- Stephen King - The Shawshank Redemption
Over just the past few weeks the situation regarding the coronavirus (COVID-19) outbreak has escalated from “just a hoax” to a global pandemic. As a result of policies dictated by governments worldwide, group gatherings and in person social interactions have been restricted to various degrees in an effort to slow the spread of the disease and avoid inundating health care institutions with a flood of patients requiring critical care beyond their capacities. The terms “flatten the curve” and “social distance” have become everyday common language.
With restricted group gatherings came race cancellations and indefinite postponements. It began with large marathons, smaller shorter distance races next, and finally trail races followed suit. It may seem a bit shallow to be concerned with race postponements and cancellations when people are dying due to a global pandemic, but running is more than just a hobby to many runners. The majority of their social relations may revolve around meeting up for group runs. Running may be an important part of their daily routine that motivates them for the start of the day or relaxes them at the end of the day. It can be the primary activity that keeps them focused, happy, or realigns them mentally. It can be a way of life. For me it’s a bit of all of those things.
So what is a runner who thrives on the camaraderie of group runs and the competition of races to do during these dark, uncertain days when all or a portion of one of their coping mechanisms may no longer be available to them. My best advice: maintain hope that this is temporary and all the aspects of running that we are currently missing will return. In the meantime while we wait out this indefinite period of social distancing, we can make the best of a challenging time and use the tools available to us to fill in some of the missing pieces. What options am I suggesting to replace racing and group runs? My short list includes virtual races, virtual group runs (Zwift), fastest known time (FKT) attempts, Strava king of the mountain (KOM) attempts, or your own personal run every street project.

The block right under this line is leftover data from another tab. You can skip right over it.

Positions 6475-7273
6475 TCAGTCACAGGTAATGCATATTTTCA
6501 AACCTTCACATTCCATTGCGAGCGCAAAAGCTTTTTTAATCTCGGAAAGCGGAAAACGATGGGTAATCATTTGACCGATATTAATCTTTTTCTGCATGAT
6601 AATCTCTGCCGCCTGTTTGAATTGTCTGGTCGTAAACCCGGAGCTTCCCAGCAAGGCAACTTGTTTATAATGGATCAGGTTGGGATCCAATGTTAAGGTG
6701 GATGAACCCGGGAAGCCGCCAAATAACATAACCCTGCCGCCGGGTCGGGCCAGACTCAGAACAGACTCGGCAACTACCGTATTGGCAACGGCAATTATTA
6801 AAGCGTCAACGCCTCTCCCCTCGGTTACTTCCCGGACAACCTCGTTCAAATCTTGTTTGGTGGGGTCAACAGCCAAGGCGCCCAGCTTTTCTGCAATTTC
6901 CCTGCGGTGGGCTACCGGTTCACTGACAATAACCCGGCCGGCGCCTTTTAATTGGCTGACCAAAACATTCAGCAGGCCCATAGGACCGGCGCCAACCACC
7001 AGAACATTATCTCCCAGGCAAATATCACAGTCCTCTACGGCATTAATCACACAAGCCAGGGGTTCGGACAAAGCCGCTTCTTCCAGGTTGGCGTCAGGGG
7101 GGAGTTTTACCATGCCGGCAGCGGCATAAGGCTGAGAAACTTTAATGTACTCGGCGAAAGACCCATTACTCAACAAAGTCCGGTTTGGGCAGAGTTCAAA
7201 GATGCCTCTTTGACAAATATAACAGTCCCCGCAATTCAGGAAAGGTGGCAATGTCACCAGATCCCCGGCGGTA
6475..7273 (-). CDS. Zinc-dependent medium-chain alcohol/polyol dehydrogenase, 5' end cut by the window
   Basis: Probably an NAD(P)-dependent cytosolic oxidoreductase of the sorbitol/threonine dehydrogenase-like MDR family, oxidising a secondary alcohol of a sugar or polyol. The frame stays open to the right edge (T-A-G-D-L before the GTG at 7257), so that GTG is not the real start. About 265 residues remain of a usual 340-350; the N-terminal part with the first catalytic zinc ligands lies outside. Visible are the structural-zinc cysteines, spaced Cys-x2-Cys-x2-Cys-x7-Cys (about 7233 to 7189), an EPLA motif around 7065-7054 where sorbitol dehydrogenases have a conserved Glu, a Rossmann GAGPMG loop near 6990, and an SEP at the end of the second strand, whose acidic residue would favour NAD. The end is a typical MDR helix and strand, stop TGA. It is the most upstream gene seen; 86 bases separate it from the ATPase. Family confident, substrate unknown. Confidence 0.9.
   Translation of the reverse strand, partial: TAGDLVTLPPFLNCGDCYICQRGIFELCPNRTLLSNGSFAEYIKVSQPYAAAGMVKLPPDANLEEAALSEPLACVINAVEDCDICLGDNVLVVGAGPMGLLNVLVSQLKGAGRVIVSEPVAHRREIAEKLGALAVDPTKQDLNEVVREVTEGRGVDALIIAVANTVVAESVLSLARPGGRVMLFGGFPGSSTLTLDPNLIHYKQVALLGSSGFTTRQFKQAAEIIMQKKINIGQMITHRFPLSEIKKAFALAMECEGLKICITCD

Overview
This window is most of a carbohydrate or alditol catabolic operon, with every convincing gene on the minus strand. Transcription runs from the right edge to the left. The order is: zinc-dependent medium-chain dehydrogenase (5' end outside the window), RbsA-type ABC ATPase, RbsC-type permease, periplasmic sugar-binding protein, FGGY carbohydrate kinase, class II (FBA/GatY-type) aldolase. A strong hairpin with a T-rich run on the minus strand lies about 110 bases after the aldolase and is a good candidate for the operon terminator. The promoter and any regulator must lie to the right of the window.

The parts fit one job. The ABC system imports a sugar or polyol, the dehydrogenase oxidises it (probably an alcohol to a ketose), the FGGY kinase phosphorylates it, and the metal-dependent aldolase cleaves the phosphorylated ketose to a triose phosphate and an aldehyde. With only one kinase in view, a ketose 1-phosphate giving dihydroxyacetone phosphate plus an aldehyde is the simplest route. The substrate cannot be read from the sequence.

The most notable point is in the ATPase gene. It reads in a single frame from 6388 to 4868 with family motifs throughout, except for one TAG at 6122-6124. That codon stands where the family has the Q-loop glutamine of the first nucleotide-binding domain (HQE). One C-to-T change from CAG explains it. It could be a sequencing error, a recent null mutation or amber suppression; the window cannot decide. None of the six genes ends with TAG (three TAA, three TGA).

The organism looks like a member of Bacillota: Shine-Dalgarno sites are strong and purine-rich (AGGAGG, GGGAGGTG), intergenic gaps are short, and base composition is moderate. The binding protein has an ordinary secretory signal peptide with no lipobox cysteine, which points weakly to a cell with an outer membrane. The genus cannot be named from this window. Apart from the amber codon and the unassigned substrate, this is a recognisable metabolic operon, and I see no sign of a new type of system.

Quarantine Backyard Ultra (QBU). The format of the QBU follows the standard last person standing rules, but will use a Zoom meeting to let participants interact between laps. I think this race has the potential to be a lot of fun and to allow me to run a distance PR thereby achieving my top 2020 running goal. I just never imagined I would run my longest ever run while competing against other runners in a Zoom meeting.
So if race cancellations/postponements and a lack of group runs have got you down when you you’re already stressed, nervous, and/or sad from all of the other repercussions due to the COVID-19 global pandemic, I encourage you to try to find some solace in some of the offered suggestions. Keep your chin up and continue forward progress as we navigate this storm. And please, never lose hope.
March 28, 2020